Hungry Cities Paper
Balsillie School of International Affairs
Although supermarkets have become a dominant food outlet for urban residents in developed countries, studies of food purchasing in developing countries such as China report a persistence of traditional food outlets, despite a proliferation of supermarkets over the past two decades. Yet, little is known about urban residents’ use of various food sources in the Chinese context. Building on the debate over the rise of supermarkets and the persistence of traditional food outlets, this paper analyzes the landscape of competing food sources including supermarkets, wet markets, restaurants, online food markets, urban agriculture and others. Based on the HCP citywide survey of 1,200 households in Nanjing, China, the paper looks at the purchasing frequency of a comprehensive list of food items in different food retail outlets, the accessibility of these outlets, and also the use of different food sources. We found that while supermarkets are the top source for purchasing staple grains, dairy products and processed food, wet markets still prevail for purchasing fresh produce and meat. The data demonstrates the high level of food accessibility in Nanjing and also indicates the significance of food sources beyond conventional retailing outlets, such as online food markets, urban agriculture and restaurants, in people’s daily lives.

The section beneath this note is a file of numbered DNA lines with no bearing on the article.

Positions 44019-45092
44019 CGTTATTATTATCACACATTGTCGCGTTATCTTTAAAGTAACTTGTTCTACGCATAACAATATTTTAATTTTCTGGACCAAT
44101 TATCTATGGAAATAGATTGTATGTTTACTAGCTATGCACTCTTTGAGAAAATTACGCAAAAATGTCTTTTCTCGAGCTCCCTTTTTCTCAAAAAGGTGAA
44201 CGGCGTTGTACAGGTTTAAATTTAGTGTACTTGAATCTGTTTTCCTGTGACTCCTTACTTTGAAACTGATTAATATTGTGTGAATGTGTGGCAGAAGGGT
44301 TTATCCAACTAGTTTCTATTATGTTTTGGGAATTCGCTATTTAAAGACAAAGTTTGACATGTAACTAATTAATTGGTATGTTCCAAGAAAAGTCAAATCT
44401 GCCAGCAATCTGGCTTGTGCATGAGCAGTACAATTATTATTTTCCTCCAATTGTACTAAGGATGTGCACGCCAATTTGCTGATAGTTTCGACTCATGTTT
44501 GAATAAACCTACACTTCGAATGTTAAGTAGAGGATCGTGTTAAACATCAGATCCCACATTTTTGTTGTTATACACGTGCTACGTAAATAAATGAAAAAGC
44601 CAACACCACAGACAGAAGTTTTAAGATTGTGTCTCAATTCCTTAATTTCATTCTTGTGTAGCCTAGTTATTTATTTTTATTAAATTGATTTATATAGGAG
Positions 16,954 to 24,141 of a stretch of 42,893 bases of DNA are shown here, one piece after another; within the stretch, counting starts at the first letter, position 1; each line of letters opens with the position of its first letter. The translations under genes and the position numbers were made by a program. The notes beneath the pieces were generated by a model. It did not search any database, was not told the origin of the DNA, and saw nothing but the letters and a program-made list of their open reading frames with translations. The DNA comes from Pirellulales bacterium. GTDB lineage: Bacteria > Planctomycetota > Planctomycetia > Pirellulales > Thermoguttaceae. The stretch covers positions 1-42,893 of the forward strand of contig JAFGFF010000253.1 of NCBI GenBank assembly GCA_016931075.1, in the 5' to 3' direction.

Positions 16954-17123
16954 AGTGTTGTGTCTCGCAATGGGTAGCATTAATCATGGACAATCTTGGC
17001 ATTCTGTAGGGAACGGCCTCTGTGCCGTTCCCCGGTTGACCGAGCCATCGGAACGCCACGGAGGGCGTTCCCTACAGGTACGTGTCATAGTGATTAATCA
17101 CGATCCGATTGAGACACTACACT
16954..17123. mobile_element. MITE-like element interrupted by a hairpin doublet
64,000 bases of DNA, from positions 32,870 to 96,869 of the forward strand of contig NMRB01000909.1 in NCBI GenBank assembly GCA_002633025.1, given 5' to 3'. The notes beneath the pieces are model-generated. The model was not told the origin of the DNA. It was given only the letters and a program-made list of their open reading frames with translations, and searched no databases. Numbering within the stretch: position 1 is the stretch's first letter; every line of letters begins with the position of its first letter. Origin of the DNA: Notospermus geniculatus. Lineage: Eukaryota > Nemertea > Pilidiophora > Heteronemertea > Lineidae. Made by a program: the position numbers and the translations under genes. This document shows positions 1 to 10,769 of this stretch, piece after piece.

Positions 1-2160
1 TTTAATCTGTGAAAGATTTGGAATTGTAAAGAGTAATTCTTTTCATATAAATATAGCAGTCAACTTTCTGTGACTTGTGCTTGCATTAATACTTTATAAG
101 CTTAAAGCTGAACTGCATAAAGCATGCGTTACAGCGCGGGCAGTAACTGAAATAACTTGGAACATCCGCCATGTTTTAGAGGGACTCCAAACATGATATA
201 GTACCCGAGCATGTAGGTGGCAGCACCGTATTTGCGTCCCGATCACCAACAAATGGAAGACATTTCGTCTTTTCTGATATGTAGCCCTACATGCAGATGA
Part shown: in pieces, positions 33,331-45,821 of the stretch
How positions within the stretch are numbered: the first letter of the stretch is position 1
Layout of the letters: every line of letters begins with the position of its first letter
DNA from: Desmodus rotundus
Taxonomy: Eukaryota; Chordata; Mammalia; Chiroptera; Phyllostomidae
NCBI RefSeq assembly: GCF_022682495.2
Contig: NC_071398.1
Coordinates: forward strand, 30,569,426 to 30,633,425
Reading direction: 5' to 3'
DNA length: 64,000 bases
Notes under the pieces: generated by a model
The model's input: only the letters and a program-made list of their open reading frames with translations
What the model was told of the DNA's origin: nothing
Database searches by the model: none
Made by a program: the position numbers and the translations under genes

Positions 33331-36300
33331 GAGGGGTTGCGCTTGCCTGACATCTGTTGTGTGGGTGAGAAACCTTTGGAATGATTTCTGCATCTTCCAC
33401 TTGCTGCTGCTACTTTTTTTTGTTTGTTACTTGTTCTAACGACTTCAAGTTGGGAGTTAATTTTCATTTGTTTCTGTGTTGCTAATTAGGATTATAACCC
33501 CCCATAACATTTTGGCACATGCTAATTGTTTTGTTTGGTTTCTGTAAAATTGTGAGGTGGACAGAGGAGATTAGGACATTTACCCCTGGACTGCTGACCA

Si, Z., Scott, S. & McCordic, C. (2016). Supermarkets, Wet Markets and Food Patronage in Nanjing, China (rep., pp. 1-14). Waterloo, ON: Hungry Cities Partnership. Hungry Cities Partnership Discussion Paper No. 4.